Thursday, December 23, 2010

Egg Nog

Egg Nog
I think its pretty obvious that egg nog was going to make an appearance on my blog considering just how enthusiastic I am about Christmas.  People often think egg nog is a warm drink because of the foam, which would make sense considering how lovely a sweet warm drink would be during the cold winter months.  However, the foam on top of egg nog is a red herring.  Egg nog is in fact a cold drink and the foam comes from beaten egg whites.  This egg nog is lightened up a little bit because the recipe is by Bethenny Frankel, but it isn't short on flavor whatsoever.  And though the egg nog might not warm you up right away, perhaps a shot of rum or brandy added into the mix will :)

Ingredients
2 eggs plus 2 more whites (whites and yolks separated)
1/3 cup plus 1 tbsp sugar
2 cups milk
1 tsp vanilla extract
1 tsp cinnamon
1 tsp nutmeg

Beat 2 egg yolks until lightened in color. Add the 1/3 cup sugar, beat until dissolved and set aside. Combine the milk with vanilla and a dash each of cinnamon and nutmeg in a saucepan over high heat.  Bring the mixture to a boil, stirring occasionally.

Remove the saucepan from the heat and gradually whisk into egg mixture. This process is called tempering and it prevents the eggs from scrambling.  Return the mixture to the pot and reheat. Remove from heat, pour into a bowl and set in the refrigerator. Beat 4 egg whites in a separate bowl until soft peaks form.  While mixing, gradually add 1 tablespoon sugar and beat until stiff peaks form. Fold whipped egg whites into chilled mixture.  Pour into mugs, sprinkle with cinnamon and enjoy!

Saturday, December 18, 2010

Spearmint Bark

Spearmint Bark
It's definitely looking more like Christmas around San Sebastián.  Several of the streets are lined with lights but I'm starting to get just a littttttle more excited about being home for the holidays :)  Peppermint bark has always been one of my favorites but for some reason candy canes were not as abundantly available in the San Sebastián supermarkets as I had hoped.  After some serious searching, my roommate Brittany spotted some spearmint hard candies in a container at a local corner store.  This spearmint bark tasted SO good and its so easy you really have no excuse not to make it!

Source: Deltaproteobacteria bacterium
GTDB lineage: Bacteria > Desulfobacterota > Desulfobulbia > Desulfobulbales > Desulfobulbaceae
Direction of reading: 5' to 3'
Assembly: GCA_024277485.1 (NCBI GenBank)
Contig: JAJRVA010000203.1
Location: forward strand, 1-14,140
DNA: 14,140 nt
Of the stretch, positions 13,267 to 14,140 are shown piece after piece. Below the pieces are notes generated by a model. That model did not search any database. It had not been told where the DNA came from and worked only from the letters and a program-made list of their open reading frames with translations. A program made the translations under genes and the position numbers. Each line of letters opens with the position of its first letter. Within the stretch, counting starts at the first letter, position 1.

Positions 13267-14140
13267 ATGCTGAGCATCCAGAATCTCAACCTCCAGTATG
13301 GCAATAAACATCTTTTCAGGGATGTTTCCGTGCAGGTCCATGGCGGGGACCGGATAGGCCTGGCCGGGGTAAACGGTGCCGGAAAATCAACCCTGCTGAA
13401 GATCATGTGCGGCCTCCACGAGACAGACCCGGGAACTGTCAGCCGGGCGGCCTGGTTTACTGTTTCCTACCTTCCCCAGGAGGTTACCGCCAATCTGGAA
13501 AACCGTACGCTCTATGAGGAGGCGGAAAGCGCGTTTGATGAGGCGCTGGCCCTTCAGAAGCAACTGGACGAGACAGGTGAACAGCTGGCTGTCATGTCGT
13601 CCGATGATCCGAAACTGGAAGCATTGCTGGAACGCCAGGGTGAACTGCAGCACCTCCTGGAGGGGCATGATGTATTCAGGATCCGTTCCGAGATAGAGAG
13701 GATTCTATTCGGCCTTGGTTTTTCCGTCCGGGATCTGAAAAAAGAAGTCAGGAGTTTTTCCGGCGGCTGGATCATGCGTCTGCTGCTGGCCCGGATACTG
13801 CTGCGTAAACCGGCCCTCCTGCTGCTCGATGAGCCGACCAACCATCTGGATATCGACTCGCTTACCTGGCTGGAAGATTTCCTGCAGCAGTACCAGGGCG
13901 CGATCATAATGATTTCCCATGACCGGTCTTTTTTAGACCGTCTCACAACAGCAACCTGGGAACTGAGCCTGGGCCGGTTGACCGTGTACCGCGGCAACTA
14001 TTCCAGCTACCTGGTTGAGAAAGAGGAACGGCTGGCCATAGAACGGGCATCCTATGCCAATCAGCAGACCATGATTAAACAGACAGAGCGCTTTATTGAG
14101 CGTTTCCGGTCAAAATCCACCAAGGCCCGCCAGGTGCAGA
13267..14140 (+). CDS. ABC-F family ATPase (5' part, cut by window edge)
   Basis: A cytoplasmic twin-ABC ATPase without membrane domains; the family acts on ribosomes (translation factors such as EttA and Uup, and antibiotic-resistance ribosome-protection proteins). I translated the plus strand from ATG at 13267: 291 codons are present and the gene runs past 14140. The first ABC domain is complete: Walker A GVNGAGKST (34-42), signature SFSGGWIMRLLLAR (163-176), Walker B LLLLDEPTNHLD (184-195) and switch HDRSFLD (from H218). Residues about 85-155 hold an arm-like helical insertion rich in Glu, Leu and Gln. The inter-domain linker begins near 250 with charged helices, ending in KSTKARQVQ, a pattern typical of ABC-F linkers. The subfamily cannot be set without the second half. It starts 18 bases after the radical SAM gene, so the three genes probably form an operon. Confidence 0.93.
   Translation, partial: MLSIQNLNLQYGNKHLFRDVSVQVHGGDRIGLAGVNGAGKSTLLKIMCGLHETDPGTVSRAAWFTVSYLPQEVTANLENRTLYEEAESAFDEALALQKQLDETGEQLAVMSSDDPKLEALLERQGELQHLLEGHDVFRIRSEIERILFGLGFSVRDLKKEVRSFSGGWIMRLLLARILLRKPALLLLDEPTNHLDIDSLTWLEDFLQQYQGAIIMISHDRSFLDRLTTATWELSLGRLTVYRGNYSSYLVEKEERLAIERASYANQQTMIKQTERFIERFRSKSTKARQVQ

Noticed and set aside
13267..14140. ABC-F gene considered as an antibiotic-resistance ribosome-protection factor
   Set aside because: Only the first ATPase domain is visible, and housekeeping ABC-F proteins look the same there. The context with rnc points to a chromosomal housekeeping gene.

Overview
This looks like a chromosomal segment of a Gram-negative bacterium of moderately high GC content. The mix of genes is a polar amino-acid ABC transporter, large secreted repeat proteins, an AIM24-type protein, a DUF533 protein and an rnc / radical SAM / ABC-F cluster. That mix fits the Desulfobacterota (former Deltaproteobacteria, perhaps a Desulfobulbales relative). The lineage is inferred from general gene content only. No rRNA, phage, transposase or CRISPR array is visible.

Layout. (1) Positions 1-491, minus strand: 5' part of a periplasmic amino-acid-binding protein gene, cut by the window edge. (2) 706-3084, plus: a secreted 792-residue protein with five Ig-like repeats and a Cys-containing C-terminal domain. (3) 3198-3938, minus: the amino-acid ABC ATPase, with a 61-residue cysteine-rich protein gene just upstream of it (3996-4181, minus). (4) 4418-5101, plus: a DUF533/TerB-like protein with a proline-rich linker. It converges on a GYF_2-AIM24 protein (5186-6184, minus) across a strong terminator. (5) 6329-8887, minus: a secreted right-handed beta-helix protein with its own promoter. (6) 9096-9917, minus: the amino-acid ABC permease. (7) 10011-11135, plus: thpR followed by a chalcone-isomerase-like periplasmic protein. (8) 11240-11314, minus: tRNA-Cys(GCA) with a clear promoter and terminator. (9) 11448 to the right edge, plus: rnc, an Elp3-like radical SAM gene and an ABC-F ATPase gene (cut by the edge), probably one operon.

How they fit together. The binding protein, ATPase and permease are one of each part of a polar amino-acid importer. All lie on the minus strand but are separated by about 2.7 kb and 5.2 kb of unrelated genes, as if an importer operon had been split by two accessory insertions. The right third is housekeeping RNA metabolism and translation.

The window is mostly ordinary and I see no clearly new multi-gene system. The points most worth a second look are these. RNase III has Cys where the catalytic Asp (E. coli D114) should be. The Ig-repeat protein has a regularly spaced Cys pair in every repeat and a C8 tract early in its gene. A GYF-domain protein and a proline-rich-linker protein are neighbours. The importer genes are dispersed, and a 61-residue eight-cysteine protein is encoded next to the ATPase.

Ingredients
12 oz white, milk, or dark chocolate (or any combination of the three!)
1 1/2 cups hard spearmint candies, whole

Before breaking the bark.
There are two ways to go about this recipe.  First, by melting the chocolate in a double boiler.  This method will work perfectly if you are using just one type of chocolate.  However, if you plan on melting white and then milk chocolate the double boiler will probably get to hot and burn the second batch of chocolate.  The second, and in my opinion much easier method, is to put the chocolate in a microwave safe bowl and microwave it in thirty second increments, stirring in between until the chocolate is silky smooth and melted.  If you have some peppermint extract on hand, add a capful into the melted chocolate just to enhance the peppermint flavor even more.


There are two ways of dealing with the spearmint candies as well.  First, by using a food processor.  Second, by placing them all in a plastic bag and whacking them with the back of a frying pan or a meat tenderizer until all of the candies are in tiny pieces.  Both of these methods are equally as effective, although one tends to be more stress relieving than the other.  Once the chocolate is melted and the candies are pulverized, use a fine mesh sieve to strain the larger pieces of candy from the more powdery bits.  Allow the candy powder  to fall into the chocolate and stir.  Pour the chocolate onto a baking sheet lined with aluminum foil and spread using a spatula.  Then, sprinkle the larger pieces of candy on top of the chocolate.  Pop the baking sheet in the refrigerator for an hour and you'll have a large sheet of spearmint bark like the one pictured above.  Once the chocolate is hardened break off pieces however large or small you like them and enjoy!

Friday, December 10, 2010

Gluten-Free Peanut Butter Cookies with Nutella Ganache

Gluten-Free Peanut Butter Cookies
with Nutella Ganache